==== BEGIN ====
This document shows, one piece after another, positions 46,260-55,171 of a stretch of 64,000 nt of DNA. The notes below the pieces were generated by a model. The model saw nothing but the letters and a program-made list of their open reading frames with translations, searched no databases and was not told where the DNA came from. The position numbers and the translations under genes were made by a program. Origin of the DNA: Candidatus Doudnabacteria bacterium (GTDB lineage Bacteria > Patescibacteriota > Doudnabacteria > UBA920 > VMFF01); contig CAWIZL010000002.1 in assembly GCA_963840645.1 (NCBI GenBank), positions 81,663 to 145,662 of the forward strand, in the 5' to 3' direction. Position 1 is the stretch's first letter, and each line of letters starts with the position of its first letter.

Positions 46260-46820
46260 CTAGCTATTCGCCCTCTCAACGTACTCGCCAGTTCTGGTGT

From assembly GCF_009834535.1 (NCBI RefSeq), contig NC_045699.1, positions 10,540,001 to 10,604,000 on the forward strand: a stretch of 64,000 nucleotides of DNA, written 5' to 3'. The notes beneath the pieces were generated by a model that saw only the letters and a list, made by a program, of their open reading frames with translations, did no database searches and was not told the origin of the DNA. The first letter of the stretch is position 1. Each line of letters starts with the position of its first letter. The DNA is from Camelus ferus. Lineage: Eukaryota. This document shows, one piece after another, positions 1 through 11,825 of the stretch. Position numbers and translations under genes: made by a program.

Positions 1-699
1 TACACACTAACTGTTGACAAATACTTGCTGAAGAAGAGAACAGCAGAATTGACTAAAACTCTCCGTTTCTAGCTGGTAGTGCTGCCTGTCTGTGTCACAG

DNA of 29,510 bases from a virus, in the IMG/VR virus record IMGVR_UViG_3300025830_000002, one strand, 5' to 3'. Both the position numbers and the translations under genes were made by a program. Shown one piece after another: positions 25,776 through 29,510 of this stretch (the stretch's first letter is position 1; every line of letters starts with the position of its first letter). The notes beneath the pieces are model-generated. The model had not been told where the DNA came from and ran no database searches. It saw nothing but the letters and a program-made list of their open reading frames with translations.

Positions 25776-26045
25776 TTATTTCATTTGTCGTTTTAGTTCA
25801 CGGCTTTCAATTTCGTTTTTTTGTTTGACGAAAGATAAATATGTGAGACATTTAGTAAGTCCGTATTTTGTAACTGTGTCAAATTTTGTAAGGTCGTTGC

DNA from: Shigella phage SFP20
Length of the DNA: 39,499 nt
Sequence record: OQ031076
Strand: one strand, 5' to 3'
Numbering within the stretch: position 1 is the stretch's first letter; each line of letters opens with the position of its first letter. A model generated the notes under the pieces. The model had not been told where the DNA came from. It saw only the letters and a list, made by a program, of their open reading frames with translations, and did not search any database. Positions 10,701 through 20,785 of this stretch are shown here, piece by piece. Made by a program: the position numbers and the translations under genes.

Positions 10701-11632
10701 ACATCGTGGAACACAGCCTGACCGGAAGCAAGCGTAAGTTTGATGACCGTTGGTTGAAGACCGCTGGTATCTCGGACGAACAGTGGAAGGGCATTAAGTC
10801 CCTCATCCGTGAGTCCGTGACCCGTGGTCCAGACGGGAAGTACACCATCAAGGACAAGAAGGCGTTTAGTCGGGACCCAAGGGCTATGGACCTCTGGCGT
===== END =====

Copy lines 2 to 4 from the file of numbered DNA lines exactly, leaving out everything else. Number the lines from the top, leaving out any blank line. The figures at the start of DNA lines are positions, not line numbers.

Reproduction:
Positions 46260-46820
46260 CTAGCTATTCGCCCTCTCAACGTACTCGCCAGTTCTGGTGT

From assembly GCF_009834535.1 (NCBI RefSeq), contig NC_045699.1, positions 10,540,001 to 10,604,000 on the forward strand: a stretch of 64,000 nucleotides of DNA, written 5' to 3'. The notes beneath the pieces were generated by a model that saw only the letters and a list, made by a program, of their open reading frames with translations, did no database searches and was not told the origin of the DNA. The first letter of the stretch is position 1. Each line of letters starts with the position of its first letter. The DNA is from Camelus ferus. Lineage: Eukaryota. This document shows, one piece after another, positions 1 through 11,825 of the stretch. Position numbers and translations under genes: made by a program.